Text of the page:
MOUNTAIN VIEW, Calif. (KTVU) - Cyber security experts say health care is the new frontier for hackers.
Symantec, headquartered in Mountain View, says it's fighting back by arming its employees with new knowledge in the form of cyber war games to give them the battlefield advantage against hackers.
This is the fourth year the company is running what it calls "Cyber War Games," a competition among employees to try to prevent hackers from stealing.
Forty workers from 10 countries, including those from Europe and Asia, armed themselves with skills to fight hacking.
"It is very exciting to play those competitions... there's adrenalin rush," said Candid Wuest, a cyber-investigator with Symantec.
While employees say it's challenging and fun learning to think and act like a hacker, it's about the business of protecting businesses.
Symantec says this contest theme of protecting the health care industry was planned months before the breach at Anthem.
"This will definitely help me do security testing for mobile applications," said Nikita Rathod, a software quality engineer.
Symantec says hackers are now targeting health care because stolen
medical records can be sold on the black market for 10 times more than credit card numbers.
Each person's medical information can sell anywhere from $300 up to thousands of dollars.
"Somebody may want plastic surgery for example, using your identity and using your insurance to conduct and pay for that," said Samir Kapuria, Symantec's VP of cyber security.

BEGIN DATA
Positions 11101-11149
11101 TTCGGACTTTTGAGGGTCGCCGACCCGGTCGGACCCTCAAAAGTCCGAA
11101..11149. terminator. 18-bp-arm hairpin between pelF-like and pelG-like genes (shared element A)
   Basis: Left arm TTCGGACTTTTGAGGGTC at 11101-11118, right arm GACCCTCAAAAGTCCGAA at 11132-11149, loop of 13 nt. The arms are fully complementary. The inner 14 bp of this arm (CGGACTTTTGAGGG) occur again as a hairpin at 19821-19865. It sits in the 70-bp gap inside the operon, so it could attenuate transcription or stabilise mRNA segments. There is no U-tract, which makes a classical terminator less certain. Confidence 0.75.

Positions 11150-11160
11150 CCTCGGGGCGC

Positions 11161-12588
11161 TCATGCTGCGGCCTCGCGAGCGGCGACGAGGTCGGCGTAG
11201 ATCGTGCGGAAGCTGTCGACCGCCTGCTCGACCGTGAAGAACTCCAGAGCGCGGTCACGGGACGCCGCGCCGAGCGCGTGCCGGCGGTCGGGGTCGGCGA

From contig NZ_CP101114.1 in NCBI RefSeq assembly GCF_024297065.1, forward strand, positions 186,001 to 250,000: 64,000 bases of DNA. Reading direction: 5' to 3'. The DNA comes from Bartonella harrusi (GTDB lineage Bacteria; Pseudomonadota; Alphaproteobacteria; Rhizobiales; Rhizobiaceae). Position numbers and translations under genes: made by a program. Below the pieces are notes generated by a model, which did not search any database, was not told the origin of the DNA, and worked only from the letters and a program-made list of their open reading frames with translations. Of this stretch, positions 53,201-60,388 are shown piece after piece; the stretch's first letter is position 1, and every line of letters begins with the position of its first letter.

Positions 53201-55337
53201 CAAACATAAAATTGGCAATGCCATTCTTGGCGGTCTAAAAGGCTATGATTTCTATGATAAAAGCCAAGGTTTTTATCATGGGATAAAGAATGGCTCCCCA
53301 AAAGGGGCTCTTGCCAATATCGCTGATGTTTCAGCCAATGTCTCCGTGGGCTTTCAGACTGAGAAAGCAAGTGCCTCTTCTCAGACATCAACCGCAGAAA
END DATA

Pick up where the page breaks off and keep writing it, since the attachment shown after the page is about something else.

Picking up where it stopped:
KTVU asked Kapuria if the health care industry isn't so quick to detect fraud to which he replied, "Financial services is an industry that has grown up protecting against fraud and criminals."
But not so for the health care industry - making them more vulnerable.
The cyber war games allow the employees to get into the mindset of a hacker to understand motive. Symantec says most often it's monetary gain but also sabotage and terrorism.
Kapuria pointed to a screen to demonstrate the company's monitoring of real time hacking attacking around the world for its clients.
For employee Candid Wuest who has competed every year, the challenge is always about staying ahead of hackers and protecting potential victims, "If you make a hospital not function anymore or if you get a power grid that can really hurt someone."
Symantec says it's always easier to hack into a system than to protect against hackers